This programme will provide VSMP with fascinating lectures, seminars and group discussions throughout the summer, focussing on the holistic side of archaeology, honing in on mental wellbeing and offering the space for VSMP to engage with a new group of people, virtually, in a time of mental hardship and stress. WU’s professional and experienced Wellbeing & Support team will be with our participants every step of the way. 

“The Virtual Programme that was run by Waterloo Uncovered was absolutely phenomenal. I’ve made dozens of friends online – they’re not just virtual friends, they’re real friends. The stuff that I’ve learnt has been incredible – I’ve even transferred my Architecture degree to an Archaeology degree because of Waterloo Uncovered’s Virtual Programme. It was amazing.”

Paul, 2020 Virtual Programme participant

In addition, we’ll be running two brand new programmes in 2021, funded by Positive Pathways grants: one focussing on finds including handling, identification and photography, and another focussing on creative arts and writing.

We will also be running our annual Battlefields Uncovered course in collaboration with Utrecht University once again.

Since 2018, VSMP who take the Battlefields Uncovered course have been digging deeper into iconic battlefields like Waterloo and a variety of past conflicts which are still remembered today. This fascinating course helps VSMP to recognise their existing transferable skills, build new ones, and gain the confidence and connections to make use of them within and beyond the course. No prior knowledge or experience is necessary, just a drive to learn more and share ideas.

Originally a residential programme, Covid-19 forced us to move online in 2020. This proved to be a happy accident. Not only did participants report the same positive experiences of learning and meeting like-minded people, but the course became much more accessible too. International participants joined us from Lima to Okinawa; and participants ranged from teens to people in their 70’s. Although many were VSMP; students and other people with a range of backgrounds also took part. Bringing people together to share their interests and insights no matter what their background or experience remains at the heart of this programme. Exclusive interactive content from leading scholars and support from experienced tutors ensures a high-quality learning environment, and we are partnered with Utrecht University to ensure official accreditation as an entry level undergraduate course.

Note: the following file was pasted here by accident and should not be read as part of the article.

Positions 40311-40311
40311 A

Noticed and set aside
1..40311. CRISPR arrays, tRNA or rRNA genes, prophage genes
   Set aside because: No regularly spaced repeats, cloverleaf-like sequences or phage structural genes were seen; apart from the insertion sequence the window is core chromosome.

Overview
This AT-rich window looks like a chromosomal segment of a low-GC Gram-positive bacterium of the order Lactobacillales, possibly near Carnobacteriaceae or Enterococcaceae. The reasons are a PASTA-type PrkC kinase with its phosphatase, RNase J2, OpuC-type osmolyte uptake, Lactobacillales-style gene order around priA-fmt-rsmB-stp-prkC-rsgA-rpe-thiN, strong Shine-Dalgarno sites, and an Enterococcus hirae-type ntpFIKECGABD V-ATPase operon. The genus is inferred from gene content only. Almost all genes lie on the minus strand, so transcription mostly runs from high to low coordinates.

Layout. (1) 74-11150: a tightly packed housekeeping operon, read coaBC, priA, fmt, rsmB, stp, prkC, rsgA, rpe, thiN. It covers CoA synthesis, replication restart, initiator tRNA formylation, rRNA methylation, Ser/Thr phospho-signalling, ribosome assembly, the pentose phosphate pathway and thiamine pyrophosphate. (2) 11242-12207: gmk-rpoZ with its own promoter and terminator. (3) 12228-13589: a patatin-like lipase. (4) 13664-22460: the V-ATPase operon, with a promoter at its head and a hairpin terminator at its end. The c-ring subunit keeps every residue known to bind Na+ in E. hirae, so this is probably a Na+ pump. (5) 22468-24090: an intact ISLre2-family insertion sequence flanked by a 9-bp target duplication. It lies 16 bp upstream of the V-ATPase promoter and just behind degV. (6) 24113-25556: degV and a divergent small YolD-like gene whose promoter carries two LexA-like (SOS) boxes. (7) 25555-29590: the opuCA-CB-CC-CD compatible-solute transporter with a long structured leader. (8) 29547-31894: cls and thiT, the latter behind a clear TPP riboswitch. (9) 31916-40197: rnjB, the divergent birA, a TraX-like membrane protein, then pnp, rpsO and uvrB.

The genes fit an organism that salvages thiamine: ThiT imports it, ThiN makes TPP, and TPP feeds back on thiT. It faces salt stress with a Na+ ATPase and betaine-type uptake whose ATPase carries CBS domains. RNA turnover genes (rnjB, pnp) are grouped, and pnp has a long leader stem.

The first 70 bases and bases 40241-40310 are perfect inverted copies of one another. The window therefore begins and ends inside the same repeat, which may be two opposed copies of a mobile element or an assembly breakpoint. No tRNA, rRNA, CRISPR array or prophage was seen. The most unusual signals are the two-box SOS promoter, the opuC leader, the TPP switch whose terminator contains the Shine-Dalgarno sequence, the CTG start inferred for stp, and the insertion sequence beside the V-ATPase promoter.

In 2021 the programme will begin in September and run through the autumn and winter. This is a time when many people can feel disconnected or lonely – but our friendly discussion groups and regular social events are designed to help combat this. Anyone needing extra support will be guided to appropriate organisations and professionals by our Welfare and Support team.

Find out more about our Programmes here:

An Evening Uncovered

On the evening of the 26th of February, the anniversary of Napoleon’s escape from Elba, Waterloo Uncovered was joined by hundreds of supporters for our virtual fundraising event, An Evening Uncovered. In addition to entertainment and a look at Waterloo Uncovered’s important work with veterans, the night featured a raffle with some fantastic prizes up for grabs, an auction in collaboration with Bonhams, and a viewing of the epic 1970 film Waterloo!

The night was hosted by Gyles Brandreth, who interviewed two exciting special guests: BAFTA-winning actress Virginia McKenna, and historian and broadcaster Peter Snow, who both spoke about the charity, the battle, and the film Waterloo in which Virginia portrayed the Duchess of Richmond.

The night also featured special messages from our patron the Duke of Wellington, our CEO Mark Evans, and several of the veterans that were supported through our virtual programme in 2020.

In total, we raised almost £55,000 between our event, raffle, auction and donations, thanks to the generosity of our supporters. Our work would not be possible without the support and donations of our audience, and this money will directly fund the Veteran and Serving Military Personnel Support Programmes we will run in 2021 to help veterans find peace from war, and our archaeological work on the battlefield of Waterloo.

If you couldn’t attend An Evening Uncovered, but would like to donate and help us continue our work, you can do so here: